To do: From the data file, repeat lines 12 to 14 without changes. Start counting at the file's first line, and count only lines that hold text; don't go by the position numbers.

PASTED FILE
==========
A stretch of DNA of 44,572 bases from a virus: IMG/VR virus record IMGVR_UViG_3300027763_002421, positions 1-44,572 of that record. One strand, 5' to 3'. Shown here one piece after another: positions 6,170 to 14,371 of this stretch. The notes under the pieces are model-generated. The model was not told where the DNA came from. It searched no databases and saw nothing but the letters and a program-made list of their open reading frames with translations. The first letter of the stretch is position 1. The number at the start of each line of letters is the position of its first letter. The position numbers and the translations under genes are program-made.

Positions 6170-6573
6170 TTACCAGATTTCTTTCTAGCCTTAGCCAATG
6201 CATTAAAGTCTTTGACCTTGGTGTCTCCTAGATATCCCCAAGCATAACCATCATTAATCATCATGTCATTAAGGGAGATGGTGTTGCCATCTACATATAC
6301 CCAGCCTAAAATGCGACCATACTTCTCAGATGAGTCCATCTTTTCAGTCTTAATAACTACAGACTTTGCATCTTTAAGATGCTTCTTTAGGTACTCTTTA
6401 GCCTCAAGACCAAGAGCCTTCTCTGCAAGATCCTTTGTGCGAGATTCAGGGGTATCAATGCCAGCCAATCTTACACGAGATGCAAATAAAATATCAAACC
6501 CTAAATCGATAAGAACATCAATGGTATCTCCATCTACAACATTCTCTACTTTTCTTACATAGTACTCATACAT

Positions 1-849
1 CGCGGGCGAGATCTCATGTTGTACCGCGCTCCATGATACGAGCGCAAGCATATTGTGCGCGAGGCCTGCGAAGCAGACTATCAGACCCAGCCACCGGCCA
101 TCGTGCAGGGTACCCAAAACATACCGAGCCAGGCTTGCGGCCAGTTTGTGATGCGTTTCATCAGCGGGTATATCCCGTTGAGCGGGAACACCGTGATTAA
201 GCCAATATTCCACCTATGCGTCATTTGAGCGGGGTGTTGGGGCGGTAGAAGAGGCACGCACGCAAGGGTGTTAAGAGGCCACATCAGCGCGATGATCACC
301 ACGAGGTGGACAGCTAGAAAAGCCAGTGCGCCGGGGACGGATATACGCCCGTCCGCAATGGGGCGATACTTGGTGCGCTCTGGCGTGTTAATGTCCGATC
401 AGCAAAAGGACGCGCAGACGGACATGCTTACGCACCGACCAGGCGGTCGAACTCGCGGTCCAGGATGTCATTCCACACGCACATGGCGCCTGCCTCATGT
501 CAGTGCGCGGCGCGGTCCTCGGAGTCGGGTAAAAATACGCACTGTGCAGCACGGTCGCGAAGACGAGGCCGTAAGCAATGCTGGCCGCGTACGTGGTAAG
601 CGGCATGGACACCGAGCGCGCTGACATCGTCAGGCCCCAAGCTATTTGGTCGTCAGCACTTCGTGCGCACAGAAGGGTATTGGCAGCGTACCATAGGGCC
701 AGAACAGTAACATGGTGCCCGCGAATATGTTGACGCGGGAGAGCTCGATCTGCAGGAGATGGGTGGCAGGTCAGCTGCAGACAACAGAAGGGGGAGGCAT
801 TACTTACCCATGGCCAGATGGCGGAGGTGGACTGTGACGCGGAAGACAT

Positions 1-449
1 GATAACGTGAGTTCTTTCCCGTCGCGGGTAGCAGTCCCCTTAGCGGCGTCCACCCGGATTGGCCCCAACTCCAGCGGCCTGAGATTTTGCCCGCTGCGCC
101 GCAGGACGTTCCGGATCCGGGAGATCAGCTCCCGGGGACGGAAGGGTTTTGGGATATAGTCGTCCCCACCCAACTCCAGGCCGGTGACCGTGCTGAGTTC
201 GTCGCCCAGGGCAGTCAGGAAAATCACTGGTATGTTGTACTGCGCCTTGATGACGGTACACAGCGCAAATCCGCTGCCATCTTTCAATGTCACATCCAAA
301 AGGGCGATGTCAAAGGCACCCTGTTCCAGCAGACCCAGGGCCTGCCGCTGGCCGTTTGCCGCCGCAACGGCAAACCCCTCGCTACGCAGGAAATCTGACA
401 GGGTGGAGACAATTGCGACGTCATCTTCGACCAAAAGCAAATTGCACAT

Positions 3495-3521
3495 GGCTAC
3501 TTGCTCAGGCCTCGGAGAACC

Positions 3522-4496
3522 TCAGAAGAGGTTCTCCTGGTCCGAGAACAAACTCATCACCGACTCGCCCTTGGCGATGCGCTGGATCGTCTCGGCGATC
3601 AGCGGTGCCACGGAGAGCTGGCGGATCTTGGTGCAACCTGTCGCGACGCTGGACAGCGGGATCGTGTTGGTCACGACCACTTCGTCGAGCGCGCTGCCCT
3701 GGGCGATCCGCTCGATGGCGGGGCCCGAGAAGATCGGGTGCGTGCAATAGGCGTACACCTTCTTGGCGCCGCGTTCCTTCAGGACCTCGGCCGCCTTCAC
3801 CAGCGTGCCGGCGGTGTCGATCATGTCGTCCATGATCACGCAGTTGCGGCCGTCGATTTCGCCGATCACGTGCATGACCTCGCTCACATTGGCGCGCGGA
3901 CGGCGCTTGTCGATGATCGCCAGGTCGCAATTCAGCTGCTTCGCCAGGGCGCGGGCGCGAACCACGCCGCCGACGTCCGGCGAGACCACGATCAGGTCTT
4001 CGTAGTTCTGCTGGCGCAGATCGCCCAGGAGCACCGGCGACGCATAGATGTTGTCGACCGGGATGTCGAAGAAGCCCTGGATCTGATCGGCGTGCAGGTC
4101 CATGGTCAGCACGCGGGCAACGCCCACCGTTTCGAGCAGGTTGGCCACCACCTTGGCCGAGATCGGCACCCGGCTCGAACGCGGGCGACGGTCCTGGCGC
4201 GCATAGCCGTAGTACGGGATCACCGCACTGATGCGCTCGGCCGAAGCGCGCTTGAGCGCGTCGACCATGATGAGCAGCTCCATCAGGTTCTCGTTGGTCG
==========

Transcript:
301 ACGAGGTGGACAGCTAGAAAAGCCAGTGCGCCGGGGACGGATATACGCCCGTCCGCAATGGGGCGATACTTGGTGCGCTCTGGCGTGTTAATGTCCGATC
401 AGCAAAAGGACGCGCAGACGGACATGCTTACGCACCGACCAGGCGGTCGAACTCGCGGTCCAGGATGTCATTCCACACGCACATGGCGCCTGCCTCATGT
501 CAGTGCGCGGCGCGGTCCTCGGAGTCGGGTAAAAATACGCACTGTGCAGCACGGTCGCGAAGACGAGGCCGTAAGCAATGCTGGCCGCGTACGTGGTAAG